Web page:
On May 8, 2020, the Subcommittee delivered letters to five large, public corporations demanding that they immediately return the PPP loan proceeds that they had received, funds that Congress had intended for small businesses struggling to survive during the coronavirus crisis. These letters were sent to public companies with market capitalization of more than $25 million and 600 employees, PPP loan applicants that sought and received “small business” loans of $10 million or more. The Subcommittee instructed each of these companies to respond by May 11th as to whether they would return their PPP loan funds; otherwise, the Subcommittee gave them until May 15th to produce all documents and communications (1) between that borrower and the SBA and the Department of the Treasury relating to its PPP loan, and (2) between that borrower and any financial institution relating to its PPP loan, including all applications for a PPP loan. Thus, in its first official action, the Subcommittee sent a clear signal of the real risk that a borrower unable to rely on the Micro-Borrower safe harbor incurs in making the “necessity” certification. Where the Subcommittee will eventually draw the line on sending out similar demands to Significant Borrowers is anyone’s guess. Time, as always, will provide that answer.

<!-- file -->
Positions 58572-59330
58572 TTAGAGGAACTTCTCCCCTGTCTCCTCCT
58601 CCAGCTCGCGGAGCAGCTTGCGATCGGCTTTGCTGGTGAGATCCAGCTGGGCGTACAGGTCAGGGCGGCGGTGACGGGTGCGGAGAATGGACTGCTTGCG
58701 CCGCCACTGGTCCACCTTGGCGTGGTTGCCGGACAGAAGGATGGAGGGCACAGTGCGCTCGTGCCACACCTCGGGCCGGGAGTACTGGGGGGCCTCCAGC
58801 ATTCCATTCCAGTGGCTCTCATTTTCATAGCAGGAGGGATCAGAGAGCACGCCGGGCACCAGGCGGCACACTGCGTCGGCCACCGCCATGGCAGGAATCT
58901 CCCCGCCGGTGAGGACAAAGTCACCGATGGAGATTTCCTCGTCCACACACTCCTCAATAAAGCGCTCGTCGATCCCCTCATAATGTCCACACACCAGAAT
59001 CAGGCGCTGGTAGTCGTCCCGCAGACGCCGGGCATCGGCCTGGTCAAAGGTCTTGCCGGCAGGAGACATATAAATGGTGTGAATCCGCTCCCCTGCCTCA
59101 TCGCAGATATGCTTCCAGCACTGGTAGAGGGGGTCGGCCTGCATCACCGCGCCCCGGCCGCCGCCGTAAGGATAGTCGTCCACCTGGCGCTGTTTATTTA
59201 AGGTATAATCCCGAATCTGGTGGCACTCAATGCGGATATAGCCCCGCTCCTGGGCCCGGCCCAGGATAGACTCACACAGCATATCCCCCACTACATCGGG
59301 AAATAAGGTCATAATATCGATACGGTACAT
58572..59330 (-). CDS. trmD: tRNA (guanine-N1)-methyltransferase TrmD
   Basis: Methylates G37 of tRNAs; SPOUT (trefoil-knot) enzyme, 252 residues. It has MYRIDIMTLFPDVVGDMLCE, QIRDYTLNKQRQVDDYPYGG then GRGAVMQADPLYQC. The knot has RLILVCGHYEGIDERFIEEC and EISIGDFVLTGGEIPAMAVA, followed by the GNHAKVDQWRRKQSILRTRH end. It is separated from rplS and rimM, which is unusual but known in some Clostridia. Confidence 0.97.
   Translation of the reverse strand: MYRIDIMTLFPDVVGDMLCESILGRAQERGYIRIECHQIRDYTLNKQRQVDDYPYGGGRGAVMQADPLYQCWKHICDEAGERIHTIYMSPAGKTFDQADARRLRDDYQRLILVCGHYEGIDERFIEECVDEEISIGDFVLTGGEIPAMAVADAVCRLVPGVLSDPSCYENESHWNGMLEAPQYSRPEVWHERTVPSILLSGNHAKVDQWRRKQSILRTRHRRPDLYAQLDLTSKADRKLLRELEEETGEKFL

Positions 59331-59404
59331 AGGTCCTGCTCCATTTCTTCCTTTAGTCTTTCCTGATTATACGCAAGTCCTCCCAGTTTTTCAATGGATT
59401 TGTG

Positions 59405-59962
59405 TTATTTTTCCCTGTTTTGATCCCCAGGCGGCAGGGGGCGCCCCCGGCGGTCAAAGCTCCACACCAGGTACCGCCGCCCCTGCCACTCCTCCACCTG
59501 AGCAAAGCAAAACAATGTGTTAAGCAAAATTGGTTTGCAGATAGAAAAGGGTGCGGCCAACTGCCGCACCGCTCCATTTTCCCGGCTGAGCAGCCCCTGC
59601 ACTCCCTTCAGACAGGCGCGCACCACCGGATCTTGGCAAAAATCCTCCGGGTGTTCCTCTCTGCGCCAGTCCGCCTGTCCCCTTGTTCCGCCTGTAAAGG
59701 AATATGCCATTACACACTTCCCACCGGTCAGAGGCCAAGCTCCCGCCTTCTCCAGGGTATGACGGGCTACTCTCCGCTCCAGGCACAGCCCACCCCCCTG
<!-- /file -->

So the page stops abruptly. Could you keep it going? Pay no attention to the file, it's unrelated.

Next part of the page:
What are Significant Borrowers to do in the interim? Unfortunately, the good-faith certification as to the necessity for the PPP loan by the applicant still leaves unanswered questions such as: “How do you define good faith?” “How do you truly determine whether the PPP loan is necessary?” “What law or rule governs these definitions?”